What the Tehelka investigation, I think, brought forward was, for the first time in five years, the version of the men who actually committed the crimes. I mean, what the Tehelka reporter managed to do was get from the horse’s mouth exactly how these mass murderers killed—who they killed, how they killed, on whose orders they killed—and then, not just that, how the entire process of justice was subverted after the massacres were over and how many of these men have then been protected by the state.
AMY GOODMAN: How has it been that it’s taken five-and-a-half years to expose what took place?
TARUN TEJPAL: Well, you know, Amy, in India, this is not uncommon. We have some sort of an amnesia about these carnages and these riots and these massacres that take place periodically. There’s religious violence, but there’s also very often caste violence and class violence, and we are amnesiac about how we deal, you know, with these things. For example, if you remember, there were the 1984 riots against the Sikhs in Delhi by Hindu mobs after the assassination of Indira Gandhi, and more than 3,000 Sikhs were killed in 1984. And even today, twenty-three years later, only three people have been convicted for the killing of more than 3,000 Sikhs. So it’s not uncommon that for five years the Gujarat case has not come to a head.
And as I said, you know, the way it’s dealt with in India normally is that charges and counter-charges begin to fly; there’s a whole miasma of contested versions that’s created in the public space. And the hope is that very soon a new tragedy will overstep the old one, and public memory will actually just let it slide, and things will go on. And it mostly does happen like this.
Just that in the case of Gujarat, it seemed that the kind of schism that was actually going to hurt the very idea of India, the very idea of this great plural, modern nation, and so civil rights activists, in particular, and ordinary citizens have kept the issue alive, but did not receive the kind of shot in the arm for their work, until Tehelka broke this story, giving a shot in the arm. In all this, of course—let me just add that the central government, the congress government, which is—reigns at the center, continues to behave in a reasonably shabby and shameful way.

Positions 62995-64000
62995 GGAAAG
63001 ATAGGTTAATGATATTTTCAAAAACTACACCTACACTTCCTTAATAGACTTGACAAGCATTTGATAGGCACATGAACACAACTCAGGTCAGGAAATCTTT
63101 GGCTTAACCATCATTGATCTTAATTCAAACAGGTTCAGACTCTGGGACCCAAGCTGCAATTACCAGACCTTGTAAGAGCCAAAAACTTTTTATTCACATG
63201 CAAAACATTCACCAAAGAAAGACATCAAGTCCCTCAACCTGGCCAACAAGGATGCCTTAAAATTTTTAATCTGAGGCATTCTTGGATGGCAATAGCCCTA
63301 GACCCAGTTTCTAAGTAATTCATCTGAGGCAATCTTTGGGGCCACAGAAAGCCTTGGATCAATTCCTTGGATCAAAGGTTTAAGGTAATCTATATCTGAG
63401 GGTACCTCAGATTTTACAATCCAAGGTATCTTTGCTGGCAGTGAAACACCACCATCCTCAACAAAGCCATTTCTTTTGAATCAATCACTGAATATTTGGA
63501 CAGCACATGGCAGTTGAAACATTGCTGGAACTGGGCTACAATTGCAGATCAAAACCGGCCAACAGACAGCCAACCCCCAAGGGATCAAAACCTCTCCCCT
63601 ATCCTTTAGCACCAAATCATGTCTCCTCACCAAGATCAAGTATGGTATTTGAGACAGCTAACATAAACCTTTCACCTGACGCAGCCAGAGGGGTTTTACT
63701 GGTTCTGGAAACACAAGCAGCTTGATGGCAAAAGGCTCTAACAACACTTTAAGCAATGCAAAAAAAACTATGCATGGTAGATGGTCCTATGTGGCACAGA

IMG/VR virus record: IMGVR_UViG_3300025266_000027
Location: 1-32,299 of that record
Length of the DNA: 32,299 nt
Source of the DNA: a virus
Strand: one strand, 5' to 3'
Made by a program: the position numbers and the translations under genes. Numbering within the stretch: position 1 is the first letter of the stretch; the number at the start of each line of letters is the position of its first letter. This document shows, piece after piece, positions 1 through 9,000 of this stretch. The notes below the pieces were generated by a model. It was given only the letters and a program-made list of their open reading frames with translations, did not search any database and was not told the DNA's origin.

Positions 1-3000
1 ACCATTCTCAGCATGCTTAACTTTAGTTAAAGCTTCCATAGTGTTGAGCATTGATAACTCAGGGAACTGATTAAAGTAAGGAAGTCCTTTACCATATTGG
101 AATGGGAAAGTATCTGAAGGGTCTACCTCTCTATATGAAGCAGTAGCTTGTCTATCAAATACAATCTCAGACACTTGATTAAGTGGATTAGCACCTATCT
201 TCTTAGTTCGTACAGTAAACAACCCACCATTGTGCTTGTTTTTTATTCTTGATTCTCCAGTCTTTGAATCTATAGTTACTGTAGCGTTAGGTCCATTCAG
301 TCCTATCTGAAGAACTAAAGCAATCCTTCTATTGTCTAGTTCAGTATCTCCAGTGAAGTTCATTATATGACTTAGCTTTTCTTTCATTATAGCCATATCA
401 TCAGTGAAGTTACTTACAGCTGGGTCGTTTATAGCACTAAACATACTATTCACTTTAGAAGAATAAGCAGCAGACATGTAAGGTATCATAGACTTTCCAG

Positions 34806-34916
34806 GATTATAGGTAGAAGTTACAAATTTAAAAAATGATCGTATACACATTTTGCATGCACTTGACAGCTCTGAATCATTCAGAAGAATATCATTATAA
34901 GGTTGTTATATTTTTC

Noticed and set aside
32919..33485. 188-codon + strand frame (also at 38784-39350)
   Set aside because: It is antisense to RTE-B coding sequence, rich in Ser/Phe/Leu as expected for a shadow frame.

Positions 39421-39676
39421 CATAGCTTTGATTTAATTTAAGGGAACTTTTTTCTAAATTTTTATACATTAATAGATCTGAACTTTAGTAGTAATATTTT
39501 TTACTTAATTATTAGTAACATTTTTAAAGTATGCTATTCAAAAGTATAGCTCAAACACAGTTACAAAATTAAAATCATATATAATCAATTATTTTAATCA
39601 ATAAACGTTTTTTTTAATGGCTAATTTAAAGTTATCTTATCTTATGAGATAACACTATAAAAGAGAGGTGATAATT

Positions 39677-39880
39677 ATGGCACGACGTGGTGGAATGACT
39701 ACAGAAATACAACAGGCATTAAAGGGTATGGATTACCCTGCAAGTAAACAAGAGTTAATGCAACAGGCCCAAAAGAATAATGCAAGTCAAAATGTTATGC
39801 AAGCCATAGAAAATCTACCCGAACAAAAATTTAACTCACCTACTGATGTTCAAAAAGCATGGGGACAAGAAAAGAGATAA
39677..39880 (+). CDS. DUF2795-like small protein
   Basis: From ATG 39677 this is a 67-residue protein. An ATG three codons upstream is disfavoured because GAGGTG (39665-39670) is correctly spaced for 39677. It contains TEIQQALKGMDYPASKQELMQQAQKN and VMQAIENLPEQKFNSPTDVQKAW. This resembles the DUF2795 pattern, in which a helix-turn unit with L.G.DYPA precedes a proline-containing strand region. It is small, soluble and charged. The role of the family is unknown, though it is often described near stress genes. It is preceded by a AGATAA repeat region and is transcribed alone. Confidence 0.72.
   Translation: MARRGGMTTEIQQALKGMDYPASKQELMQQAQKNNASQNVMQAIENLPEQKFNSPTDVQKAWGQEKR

AMY GOODMAN: Tarun Tejpal, explain the chain of command. Lay out for us exactly how it happened in March of 2002, how these events unfolded to this mass murder of more than 2,500 Muslims.
TARUN TEJPAL: Well, you know, two things happened at that point. First, on the 26th of February, a train carrying a buggy full of rightwing Hindu activists was attacked by a Muslim mob near Godhra. Now, this Godhra incident has for a long time—the train incident, the killing of these fifty-nine Hindu pilgrims—has become a point of defense for the rightwing Hindu organizations who say that that’s what sparked the riots, which they claim were spontaneous.
Now, the Tehelka investigation reveals that, contrary to what Narendra Modi has been saying, the Godhra incident was a spontaneous incident, not a conspiracy or a preplanned massacre, whereas what followed was a planned massacre and not a conspiracy. I mean, it’s just exactly the opposite way.
I mean, our investigation reveals that what seems to have happened is that on the railway station at Godhra, there was an altercation between the pilgrims and Muslim hawkers who were selling their wares on the platform. And there was, it seems, an attempt to abduct a young Muslim girl by these pilgrims. Then, in the course of it, altercation. Then, when the train leaves the station, it seems somebody pulls the chain to stop the train, and Muslim mobs from the adjoining slums arrive in large numbers and attack that particular buggy. And in the course of this entire assault, the buggy gets burned down, tragically killing these fifty-nine pilgrims.
What follows then is, as you just read out, the MLA of Godhra telling you—the elected legislator—it seems Modi gives his Hindu organizations and the mobs three days to get even. So the state sanctions three days of violence against Muslims. And in those three days, I mean, the police looks the other way, and these organizations, as is detailed extensively in our investigation, go ahead and massacre more than 2,000 Muslims. Women are raped. Children are killed. Groups of families are burned. Three days later, it does come to a stop, but by then more than 2,000 people are dead. And the police collusion, by the way, has also been fairly established by the Tehelka investigation.